As the Cassini spacecraft plunged to its doom it reported a sharp drop off in Saturn’s hectic winds with depth. This initially puzzling observation has now been explained as a consequence of the planet’s interior being viscous, which in turn is a consequence of the warping of its magnetic field.
Saturn is a gas giant, composed of hydrogen and helium rather than solid materials like the Solar System's rocky inner planets. Although it lacks the distinct coloring of Jupiter, the outer parts of the planet are composed of jet streams, circling the planet at speeds of up to 1,800 kilometers (1,100 miles) per hour.
After 13 wonderful years of studying Saturn, its moons and rings, Cassini did a final dive into the planet as its last act of service to humanity, sending back a wealth of data before it was crushed by the intense pressure. “The measurements revealed that these jet streams continue about 8,500 kilometers inside Saturn, which is roughly 15 percent of the distance towards the planet’s center,” said Dr Navid Constantinou of the Australian National University in a statement.
Beneath this the movement stops. Planetary scientists have sought to explain this unexpected finding, and Constantinou has published what he thinks is the answer in Physical Review Fluids.
“Deep into Saturn, where the pressure is high, the gas becomes a liquid that conducts electricity and is more strongly influenced by the planet’s magnetic field,” Constantinou said. “Beyond certain depths the pressure is so high the electrons break loose from the hydrogen molecules and are allowed to move freely," he added to IFLScience. "Electrons moving freely create currents. Beyond those depths we say that ‘the fluid becomes conducting’, i.e., it can carry electric currents and, consequently, can be affected by magnetic fields.”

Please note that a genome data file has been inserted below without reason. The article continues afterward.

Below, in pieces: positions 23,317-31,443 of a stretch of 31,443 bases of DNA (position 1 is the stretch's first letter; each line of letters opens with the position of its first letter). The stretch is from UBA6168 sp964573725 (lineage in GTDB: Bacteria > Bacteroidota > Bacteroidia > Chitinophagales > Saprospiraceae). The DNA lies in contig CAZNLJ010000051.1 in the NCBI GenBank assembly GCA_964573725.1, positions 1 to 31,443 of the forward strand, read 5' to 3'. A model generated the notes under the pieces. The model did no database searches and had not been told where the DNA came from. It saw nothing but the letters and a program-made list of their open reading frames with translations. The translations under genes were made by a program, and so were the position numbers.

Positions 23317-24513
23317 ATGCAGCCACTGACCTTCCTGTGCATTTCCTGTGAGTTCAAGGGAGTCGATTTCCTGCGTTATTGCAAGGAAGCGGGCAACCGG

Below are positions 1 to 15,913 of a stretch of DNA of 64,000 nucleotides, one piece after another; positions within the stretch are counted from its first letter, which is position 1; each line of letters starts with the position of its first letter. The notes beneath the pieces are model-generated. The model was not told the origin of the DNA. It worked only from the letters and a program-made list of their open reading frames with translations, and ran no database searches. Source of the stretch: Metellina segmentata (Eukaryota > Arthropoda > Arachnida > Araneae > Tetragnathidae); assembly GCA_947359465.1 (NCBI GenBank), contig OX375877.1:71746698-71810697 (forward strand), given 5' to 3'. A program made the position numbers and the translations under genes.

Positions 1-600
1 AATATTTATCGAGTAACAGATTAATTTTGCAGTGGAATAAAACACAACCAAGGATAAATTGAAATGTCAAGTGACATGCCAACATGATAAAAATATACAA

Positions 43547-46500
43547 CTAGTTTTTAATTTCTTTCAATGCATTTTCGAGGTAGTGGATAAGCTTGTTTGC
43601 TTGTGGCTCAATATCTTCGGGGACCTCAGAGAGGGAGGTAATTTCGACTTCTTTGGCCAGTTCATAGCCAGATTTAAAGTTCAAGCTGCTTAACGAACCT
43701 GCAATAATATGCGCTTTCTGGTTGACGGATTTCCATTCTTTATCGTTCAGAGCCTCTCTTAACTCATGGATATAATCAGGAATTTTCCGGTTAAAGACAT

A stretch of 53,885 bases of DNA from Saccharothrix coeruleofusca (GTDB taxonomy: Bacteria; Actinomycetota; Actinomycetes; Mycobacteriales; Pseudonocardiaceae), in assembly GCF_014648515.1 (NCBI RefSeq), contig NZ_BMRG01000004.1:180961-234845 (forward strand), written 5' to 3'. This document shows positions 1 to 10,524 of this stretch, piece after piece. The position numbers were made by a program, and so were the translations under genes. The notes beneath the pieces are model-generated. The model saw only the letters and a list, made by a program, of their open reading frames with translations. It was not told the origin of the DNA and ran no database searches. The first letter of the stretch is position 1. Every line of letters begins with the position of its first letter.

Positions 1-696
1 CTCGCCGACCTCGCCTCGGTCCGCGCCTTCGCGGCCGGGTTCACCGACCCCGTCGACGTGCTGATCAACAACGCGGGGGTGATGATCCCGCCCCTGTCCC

According to Constantinou, the jet streams bend the magnetic field lines, and the distorted fields make Saturn more viscous at depth, in other words, more like slowly flowing honey than swift-moving water. Constantinou says the estimates are still imprecise, but deep inside Saturn, the viscosity is millions, probably hundreds of millions, of times greater than anything you'd put on pancakes.
“The mysteries of what goes on inside Saturn and the other gas giants in our Solar System are now slowly starting to be unveiled,” Constantinou said. Although he does not anticipate any direct practical outcomes from the findings, Constantinou thinks they will improve our understanding of the interiors of other gas giants, not just those within the Solar System, but the many we are detecting around other stars.